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Understanding Estuarine Ravinement Processes at Monthly to Decadal Time Scales Through High-Resolution Geochronologies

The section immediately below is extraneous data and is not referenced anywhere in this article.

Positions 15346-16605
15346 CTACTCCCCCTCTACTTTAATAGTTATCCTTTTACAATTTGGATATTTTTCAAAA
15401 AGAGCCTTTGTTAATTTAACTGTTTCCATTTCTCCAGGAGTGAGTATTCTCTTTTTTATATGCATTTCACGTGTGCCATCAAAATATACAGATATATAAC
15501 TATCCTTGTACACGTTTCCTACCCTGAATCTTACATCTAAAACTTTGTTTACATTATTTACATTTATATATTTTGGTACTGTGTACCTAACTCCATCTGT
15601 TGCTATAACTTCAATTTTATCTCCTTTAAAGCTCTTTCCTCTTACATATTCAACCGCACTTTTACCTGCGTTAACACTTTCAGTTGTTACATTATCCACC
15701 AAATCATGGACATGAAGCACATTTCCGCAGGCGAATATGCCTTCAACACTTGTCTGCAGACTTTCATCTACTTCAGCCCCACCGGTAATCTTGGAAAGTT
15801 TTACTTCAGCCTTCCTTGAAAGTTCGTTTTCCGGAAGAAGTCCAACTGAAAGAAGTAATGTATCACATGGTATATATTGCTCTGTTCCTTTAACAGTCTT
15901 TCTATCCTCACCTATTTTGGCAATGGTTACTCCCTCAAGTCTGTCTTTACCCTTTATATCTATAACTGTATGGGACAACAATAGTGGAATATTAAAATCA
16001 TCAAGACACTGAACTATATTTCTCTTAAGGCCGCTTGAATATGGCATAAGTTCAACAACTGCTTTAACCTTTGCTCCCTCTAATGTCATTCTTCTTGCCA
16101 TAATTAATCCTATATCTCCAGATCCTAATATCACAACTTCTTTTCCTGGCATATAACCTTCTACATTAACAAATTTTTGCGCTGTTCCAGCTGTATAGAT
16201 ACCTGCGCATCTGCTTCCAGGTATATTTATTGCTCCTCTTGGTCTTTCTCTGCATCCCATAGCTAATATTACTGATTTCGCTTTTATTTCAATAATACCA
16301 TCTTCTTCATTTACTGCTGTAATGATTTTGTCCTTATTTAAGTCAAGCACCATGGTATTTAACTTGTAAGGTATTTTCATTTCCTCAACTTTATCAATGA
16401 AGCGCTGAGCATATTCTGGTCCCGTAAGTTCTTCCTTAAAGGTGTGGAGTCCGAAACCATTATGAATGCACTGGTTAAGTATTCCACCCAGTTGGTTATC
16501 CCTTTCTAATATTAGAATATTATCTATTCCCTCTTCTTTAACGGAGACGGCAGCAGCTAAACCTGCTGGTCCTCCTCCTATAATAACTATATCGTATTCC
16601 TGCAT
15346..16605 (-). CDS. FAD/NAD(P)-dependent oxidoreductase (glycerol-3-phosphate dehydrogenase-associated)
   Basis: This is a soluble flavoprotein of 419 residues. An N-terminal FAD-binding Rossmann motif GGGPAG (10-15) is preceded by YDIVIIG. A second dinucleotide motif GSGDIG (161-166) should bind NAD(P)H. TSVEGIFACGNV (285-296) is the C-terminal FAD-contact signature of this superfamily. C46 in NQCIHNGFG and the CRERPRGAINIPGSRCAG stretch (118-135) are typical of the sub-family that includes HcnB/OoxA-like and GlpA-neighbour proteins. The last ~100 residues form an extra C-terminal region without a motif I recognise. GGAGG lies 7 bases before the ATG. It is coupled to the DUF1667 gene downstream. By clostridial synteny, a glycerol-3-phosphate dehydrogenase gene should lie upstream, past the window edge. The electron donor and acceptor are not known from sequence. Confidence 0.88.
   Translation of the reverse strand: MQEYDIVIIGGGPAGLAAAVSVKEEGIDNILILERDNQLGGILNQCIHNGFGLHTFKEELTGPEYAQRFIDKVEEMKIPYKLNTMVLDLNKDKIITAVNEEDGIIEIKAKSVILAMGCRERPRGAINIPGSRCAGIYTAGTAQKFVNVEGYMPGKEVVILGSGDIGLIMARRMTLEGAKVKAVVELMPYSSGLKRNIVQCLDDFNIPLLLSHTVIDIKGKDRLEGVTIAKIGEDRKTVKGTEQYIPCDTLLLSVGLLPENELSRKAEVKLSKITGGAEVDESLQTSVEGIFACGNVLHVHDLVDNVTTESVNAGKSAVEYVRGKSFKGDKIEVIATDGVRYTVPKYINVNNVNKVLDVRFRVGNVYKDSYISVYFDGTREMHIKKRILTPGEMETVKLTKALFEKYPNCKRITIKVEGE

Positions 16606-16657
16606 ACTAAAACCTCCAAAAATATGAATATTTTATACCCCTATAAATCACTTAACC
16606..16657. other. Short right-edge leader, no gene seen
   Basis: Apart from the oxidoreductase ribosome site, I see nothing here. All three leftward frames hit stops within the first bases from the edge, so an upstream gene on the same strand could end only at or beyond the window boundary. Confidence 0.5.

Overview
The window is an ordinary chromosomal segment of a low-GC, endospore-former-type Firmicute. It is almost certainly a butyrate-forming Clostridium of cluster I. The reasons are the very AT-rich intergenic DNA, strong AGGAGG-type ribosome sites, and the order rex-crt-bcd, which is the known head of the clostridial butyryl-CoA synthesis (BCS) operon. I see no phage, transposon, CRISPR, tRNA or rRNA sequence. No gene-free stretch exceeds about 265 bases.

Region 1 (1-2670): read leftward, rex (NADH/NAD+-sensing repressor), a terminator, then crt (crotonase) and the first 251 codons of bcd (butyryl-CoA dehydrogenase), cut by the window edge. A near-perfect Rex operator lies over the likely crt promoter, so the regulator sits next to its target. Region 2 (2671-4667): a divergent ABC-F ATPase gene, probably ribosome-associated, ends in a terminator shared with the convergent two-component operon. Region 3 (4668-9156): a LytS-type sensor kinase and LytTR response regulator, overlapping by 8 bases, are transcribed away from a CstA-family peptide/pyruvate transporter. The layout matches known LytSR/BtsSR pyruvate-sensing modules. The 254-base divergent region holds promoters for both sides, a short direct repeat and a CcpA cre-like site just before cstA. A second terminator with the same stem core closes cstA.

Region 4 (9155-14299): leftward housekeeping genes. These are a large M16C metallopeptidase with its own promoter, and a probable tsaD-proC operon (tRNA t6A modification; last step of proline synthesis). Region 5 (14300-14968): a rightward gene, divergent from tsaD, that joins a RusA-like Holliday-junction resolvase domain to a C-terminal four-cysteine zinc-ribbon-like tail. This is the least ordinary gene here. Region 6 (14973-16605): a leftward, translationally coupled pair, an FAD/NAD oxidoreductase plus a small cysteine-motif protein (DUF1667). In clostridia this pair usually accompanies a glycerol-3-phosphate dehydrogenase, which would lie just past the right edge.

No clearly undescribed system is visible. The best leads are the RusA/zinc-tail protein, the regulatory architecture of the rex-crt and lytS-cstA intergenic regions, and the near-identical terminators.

Estuaries and adjoining fringing marshes play a critical role in the nearshore sediment-transport system. Coastal fringing marshes are eroding and watershed-sediment flux is changing globally, largely as a result of increased sea-level rise, storminess and anthropogenic modifications. A better understanding of how estuarine shorelines will respond to these impacts and will modify coastal sedimentation will improve the coastal component of source to sink models and increase coastal sustainability. Previous research has shown that estuarine shorelines are very susceptible to erosion from impacts of accelerated sea-level rise and storms. However, these studies often lack the resolution to determine how these forcing mechanisms will impact the coastal zone over time. Sediment cores from mini-basins directly adjacent to the estuary provide an alternative for establishing high-resolution, long-term estuarine geochronologies. As a recently-established mini-basin with historically high rates of sedimentation, Cape Lookout Bight, NC presents an ideal coastal environment to capture a high-resolution record of sedimentation over the last century. A 4.6 m long core was extracted from the deepest portion of the basin. Through lithologic description, grain-size and radio-isotope analysis (excess 210Pb) conducted at 1-cm intervals, a sediment accumulation rate has been interpolated on a monthly basis over a 40 year record. This record has been compared through time-series analysis to historical climate and sea-level records for the area. Modeling the data in this way identifies the relative impact each forcing mechanism (i.e. sea-level, wind, precipitation, waves) had on coastal sediment erosion on event, seasonal, annual, and decadal time-scales. This study links erosional processes in the estuary directly with sediment flux to the continental shelf, taking advantage of the sediment trap at the Bight. Sediment flux is directly related to wave energy and water level and is not related to variations in sediment contribution from small coastal-plain watersheds. This study will provide insight into the relative impact different forcing mechanisms like sea-level rise and storminess have on estuarine erosion, advancing our understanding of how climate change will impact the coastal zone, and aiding in the development of more robust models of coastal change.